MINISTRY of Sports - I wonder if this ministry was created only for soccer alone and not the volleyball, ping pong tournaments, athletics and other sporting divisions. It seems that the only time that both the Minster and the Deputy camouflage with their entourages to events then that event is almost always soccer. What perception do they insinuate? As it became evident, none stayed to coordinate the payment and/or process payments for the Stars. They gave the Stars no option than to request for cash because it was obvious those that they would expect working to get them their monies were walking about in Brazil - God knows who were with them! In light on this, similar to the GFA's proposal, the 2 non-essential Ministry representatives must never ever include both Ministers, and this also must be predetermined. You see everybody wanting to go when it is FIFA world cup but almost none when it WAFU (West African Football Union) tournament. And that makes us wonder why? And I think we all know the answers - opportunity to money making and per diem!

Having said all these, I hope we all see the roles we ought to play and perhaps the changes that need to be implemented henceforth. From the ordinary citizens who love to score cheap political points and gain popularity via criticisms without substantive solutions, to the GFA who budgets on the innocence of the Ghanaian football lovers and think they can get away with it, to the Ministry of Sports who uses such tournaments as a means to enrich their tent and show no sense of responsibility. We are a nation with abundance of intellectuals yet partisan mindsets and corruption and opportunism have threatened our developments. I pray that these issues are not, once again, viewed as a partisan issues rather than national canker that must be resisted by all. To my colleagues, I ask that we begin to do more than eloquently crafting our criticisms and not offering solutions, even if the current administration frowns on solutions because you will never know who is reading that may capitalize on your solutions. I rest my contributions.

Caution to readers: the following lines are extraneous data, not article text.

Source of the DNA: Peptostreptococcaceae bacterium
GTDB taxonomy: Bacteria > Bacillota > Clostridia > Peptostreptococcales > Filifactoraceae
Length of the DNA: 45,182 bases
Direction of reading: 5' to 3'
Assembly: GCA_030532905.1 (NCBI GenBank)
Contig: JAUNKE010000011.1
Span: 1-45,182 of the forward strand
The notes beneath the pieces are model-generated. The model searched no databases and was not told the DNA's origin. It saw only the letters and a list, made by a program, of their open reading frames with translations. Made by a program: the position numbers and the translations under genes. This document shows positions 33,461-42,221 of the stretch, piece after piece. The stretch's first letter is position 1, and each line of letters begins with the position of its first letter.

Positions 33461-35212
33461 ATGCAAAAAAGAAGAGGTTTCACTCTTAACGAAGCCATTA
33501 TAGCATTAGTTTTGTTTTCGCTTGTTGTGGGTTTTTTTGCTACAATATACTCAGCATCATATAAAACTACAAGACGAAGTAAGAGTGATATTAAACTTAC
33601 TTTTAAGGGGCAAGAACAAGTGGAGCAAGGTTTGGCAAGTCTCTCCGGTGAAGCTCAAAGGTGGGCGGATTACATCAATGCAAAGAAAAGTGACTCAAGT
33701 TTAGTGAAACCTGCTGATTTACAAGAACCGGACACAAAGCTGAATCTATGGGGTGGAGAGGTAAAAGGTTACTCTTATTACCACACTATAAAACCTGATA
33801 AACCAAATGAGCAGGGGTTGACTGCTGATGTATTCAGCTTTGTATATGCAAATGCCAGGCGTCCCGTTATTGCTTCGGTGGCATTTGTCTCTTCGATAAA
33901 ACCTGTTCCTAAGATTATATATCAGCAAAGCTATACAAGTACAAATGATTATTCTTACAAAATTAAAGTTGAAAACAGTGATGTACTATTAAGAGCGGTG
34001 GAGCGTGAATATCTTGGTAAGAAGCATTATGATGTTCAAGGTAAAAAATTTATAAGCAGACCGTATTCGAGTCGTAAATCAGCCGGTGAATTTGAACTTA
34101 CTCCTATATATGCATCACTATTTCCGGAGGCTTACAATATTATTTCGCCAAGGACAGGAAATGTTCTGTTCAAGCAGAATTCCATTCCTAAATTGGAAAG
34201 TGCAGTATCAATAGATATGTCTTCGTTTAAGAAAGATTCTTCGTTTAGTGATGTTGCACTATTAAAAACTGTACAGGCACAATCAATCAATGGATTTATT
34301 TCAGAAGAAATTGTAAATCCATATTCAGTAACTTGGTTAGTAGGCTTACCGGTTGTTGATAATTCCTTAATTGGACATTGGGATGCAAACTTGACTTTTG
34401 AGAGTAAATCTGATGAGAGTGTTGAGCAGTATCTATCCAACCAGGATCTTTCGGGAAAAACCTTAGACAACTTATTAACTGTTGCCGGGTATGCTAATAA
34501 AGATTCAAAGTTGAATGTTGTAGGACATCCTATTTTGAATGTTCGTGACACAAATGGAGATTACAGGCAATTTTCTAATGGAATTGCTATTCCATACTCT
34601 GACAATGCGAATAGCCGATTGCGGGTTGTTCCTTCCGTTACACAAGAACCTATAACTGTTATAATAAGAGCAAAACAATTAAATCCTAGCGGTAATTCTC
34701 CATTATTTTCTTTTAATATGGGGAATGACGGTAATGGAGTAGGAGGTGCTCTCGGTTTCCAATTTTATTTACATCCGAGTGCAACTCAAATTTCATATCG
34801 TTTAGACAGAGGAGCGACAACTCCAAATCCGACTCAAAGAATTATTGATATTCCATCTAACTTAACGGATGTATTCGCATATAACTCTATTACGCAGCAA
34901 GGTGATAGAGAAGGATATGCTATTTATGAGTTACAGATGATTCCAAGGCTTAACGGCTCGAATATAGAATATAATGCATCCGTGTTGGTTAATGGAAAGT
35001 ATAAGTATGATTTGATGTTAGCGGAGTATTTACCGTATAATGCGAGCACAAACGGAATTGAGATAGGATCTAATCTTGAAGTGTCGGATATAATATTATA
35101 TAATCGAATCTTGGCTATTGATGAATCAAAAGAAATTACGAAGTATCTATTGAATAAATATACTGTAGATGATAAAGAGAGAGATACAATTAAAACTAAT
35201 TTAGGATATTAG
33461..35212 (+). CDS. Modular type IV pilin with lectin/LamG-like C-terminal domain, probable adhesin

Long Live Black Stars, Long Live Ghana.

Editor's Note:
As a bonafide citizen of our dear country, Ghana, I am compelled to offer my token of contribution. While I have no expectation of making immediate impact, it is my hope that my views encourage people to do more than criticism. Who knows? Someone in authority may see the wisdom in a line or a sentence that can be borrowed in decision making. Please feel free to comment, critic and contribute in anyway that you can.

Bright Nkrumah
Bright Nkrumah, © 2014

The author has 17 publications published on Modern Ghana.Column: BrightNkrumah

Disclaimer: "The views/contents expressed in this article are the sole responsibility of the author(s) and do not necessarily reflect those of Modern Ghana. Modern Ghana will not be responsible or liable for any inaccurate or incorrect statements contained in this article."